The Dutch government just announced a package to soften the economic effects of the coronavirus for businesses. All businesses may request a 3 month extension for paying Dutch taxes (CIT, VAT, wage tax, income tax) without having initially to furnish proof. Reduced taxation interest applies. Further, a lower preliminary CIT assessment may be requested. Several non-tax measures include compensation for wage costs, financing aid and a social minimum aid.
Check out this opinion article by Marie about the implications of Pillar 1 for the Netherlands and specifically for distribution activities (in Dutch).
First international tax ruling by vanOlde!
An outline of Pillar 1 tax measures was published by the Inclusive Framework. Pillar 1 aims to re-allocate taxation rights of automated digital service companies and consumer facing businesses to user/market jurisdictions.
The European Court issued its judgement in Köln-Aktienfonds (KA Deka, C 156/17) about Dutch dividend withholding tax reclaims by a German Sondervermögen.
The Dutch Supreme Court issued a ruling on the Dutch tax treatment of a German Sondervermögen with a single investor. The case is relevant for funds that claim refunds of Dutch dividend withholding tax. The EU law questions on the matter remain unanswered pending a final decision by the ECJ in case C-156/17 (Köln Aktienfonds).
For the first time, the Dutch Supreme Court applied the Danish beneficial ownership judgements (ECJ C-116/16 and C-117/16) in a Dutch CIT case. The case involves a low substance, non-conduit holding structure. The Supreme Court acknowledges that the Netherlands must apply the EU tax abuse concept to the Dutch CIT regime applicable to foreign substantial shareholders in 2012. This means that the tax authorities should prove the existence of a tax abusive motive (subjective test), but the taxpayer may provide counter-evidence that the structure is not artificial and devoid of economic reality (objective test). This case underlines the importance of real substance in case a tax benefit is obtained.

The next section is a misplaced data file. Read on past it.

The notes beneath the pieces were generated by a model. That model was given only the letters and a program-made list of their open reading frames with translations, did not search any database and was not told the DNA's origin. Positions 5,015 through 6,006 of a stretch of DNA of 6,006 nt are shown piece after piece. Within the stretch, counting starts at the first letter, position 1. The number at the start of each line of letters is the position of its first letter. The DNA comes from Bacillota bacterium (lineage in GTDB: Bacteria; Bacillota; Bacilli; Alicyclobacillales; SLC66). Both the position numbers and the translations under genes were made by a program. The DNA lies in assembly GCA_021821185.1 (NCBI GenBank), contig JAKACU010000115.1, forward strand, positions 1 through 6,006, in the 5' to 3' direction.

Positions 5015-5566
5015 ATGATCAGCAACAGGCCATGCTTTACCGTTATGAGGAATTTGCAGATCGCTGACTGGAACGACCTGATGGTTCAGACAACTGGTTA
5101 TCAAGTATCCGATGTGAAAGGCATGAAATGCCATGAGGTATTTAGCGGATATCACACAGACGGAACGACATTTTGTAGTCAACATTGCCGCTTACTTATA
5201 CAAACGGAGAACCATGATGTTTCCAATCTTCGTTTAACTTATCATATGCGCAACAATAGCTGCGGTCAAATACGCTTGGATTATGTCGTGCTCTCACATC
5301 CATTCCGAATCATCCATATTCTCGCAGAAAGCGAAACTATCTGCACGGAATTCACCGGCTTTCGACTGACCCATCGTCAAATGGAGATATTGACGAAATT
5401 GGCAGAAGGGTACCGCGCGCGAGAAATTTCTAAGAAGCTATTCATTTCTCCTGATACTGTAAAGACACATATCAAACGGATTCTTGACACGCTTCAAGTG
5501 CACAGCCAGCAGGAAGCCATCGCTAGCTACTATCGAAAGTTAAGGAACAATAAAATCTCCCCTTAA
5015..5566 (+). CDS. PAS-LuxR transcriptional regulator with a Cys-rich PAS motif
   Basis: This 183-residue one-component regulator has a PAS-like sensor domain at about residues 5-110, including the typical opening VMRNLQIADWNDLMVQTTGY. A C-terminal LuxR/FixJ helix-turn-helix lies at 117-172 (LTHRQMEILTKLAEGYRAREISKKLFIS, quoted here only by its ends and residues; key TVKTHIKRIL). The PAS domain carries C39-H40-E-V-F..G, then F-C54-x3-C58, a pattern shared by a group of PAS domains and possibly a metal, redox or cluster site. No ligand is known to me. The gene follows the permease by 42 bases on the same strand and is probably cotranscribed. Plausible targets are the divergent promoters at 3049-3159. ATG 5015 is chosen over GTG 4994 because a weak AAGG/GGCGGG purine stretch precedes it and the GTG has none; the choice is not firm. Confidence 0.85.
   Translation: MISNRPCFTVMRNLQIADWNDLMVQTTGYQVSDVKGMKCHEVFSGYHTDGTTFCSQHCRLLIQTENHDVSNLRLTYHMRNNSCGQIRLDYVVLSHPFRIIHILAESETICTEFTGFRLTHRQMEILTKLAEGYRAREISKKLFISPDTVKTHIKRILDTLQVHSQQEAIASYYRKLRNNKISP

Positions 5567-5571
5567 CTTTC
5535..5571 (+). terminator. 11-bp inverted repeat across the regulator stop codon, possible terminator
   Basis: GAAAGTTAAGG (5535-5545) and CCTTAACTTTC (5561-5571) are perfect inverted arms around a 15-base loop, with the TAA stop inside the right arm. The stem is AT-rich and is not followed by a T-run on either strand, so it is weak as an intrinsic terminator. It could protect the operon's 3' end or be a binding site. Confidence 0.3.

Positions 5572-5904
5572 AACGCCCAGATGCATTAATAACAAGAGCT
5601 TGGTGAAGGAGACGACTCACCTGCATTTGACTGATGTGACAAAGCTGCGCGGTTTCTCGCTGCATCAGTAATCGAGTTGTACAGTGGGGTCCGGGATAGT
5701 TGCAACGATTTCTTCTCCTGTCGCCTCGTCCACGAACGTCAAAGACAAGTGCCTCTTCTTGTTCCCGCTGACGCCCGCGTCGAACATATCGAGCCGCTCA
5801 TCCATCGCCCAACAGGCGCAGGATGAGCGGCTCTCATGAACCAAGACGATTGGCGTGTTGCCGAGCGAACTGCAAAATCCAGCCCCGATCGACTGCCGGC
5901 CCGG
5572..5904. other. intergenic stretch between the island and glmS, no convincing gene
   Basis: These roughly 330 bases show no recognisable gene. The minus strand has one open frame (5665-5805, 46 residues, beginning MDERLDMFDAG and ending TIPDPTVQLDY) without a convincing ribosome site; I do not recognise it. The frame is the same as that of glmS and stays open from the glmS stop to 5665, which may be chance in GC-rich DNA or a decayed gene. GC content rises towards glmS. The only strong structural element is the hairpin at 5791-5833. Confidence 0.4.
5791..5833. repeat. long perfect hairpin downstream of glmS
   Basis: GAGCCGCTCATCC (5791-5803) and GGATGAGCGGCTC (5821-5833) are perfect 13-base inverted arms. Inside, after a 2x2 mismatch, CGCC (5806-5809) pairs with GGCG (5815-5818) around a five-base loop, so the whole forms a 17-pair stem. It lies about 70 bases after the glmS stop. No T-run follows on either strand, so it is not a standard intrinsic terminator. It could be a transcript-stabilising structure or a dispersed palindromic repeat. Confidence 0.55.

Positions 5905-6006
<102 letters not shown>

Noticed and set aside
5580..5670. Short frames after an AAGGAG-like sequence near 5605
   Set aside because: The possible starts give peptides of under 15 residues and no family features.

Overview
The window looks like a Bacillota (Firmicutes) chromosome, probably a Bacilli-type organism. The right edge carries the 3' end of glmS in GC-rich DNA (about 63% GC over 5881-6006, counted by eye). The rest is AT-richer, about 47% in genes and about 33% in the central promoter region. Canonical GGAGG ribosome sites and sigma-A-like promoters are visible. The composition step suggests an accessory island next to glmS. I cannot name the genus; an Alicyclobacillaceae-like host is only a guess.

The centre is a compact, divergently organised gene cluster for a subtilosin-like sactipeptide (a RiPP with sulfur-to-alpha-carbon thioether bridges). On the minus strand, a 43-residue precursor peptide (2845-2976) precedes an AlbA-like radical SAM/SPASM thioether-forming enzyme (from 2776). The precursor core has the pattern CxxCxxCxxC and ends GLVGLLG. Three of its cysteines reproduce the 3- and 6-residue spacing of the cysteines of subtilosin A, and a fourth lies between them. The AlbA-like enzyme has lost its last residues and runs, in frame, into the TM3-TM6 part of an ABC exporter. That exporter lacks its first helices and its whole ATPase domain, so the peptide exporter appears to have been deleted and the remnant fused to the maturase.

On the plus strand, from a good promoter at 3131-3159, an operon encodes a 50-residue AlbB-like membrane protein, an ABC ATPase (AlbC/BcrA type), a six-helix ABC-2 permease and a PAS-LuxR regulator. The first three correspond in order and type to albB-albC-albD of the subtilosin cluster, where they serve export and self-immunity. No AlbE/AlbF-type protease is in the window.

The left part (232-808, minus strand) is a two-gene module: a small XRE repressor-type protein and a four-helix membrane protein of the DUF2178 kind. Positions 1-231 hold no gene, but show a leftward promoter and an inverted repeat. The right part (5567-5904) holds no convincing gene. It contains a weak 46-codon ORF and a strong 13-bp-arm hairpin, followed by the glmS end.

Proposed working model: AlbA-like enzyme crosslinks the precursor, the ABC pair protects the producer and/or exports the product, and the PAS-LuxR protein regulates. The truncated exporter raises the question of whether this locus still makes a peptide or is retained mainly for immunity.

An interesting Dutch lower court pilot case was published last Friday regarding Dutch dividend withholding tax reclaims by a German open investment fund (Publikum Sondervermögen). The German fund argued that the reclaim should be granted because of its comparability with a Dutch fiscal investment institution (FBI).
Today, we moved into our new office at Amstel 228. We wish everyone a happy new year - may 2020 be full of tax benefits!
The new Decree on financial and operational lease has been published (effective per 1 January 2020). The Decree confirms that the tax authorities do not accept the IFRS 16 treatment of operational leases for Dutch tax purposes (in line with an earlier announcement). This generates a book-to-tax difference. For Dutch tax purposes, the yearly nominal operational lease expense is taken into account. Therefore, neither the lease asset and payment liability, nor the annual amortization and interest expenses are booked. This has an impact on the tax assets of a company, the earnings stripping rule and transfer pricing calculations.
The Dutch Senate just approved various tax bills, including the 2020 tax plan, anti-hybrid rules (ATAD2), mandatory disclosure rules (DAC6) and withholding tax rules per 2021. The tax plan contains a reduction in the Dutch CIT rate (headline rate dropping to 21.7% per 2021). Regarding DAC6, further guidance on the rules and on the use of the webportal for DAC6 reporting should be published early 2020. The Senate adopted a motion to soften the effects of double taxation resulting from the anti-hybrid rules.
The formal Decree abolishing access to the US-NL tax treaty for reverse hybrid entities (such as certain CVs) per 1 January 2020 has just been published. The Decree is in line with an earlier announcement and clarifies that existing rulings or permits will not be grandfathered. In addition, the March 1997 Decree granting treaty access to hybrid recipients will be reconsidered (potentially resulting in double taxation). This can be seen in the context of a wider reconsideration of Dutch transparency criteria.
A draft decree on increased substance requirements for Dutch financing and licensing companies has been published. New substance requirements include €100k of wage costs and an office in the Netherlands, to be utilized for the financing/licensing function. Not meeting the substance requirements results in information exchange with source countries.
The effective date of the new substance requirements for Dutch financing, licensing and leasing companies will be 1 January 2021.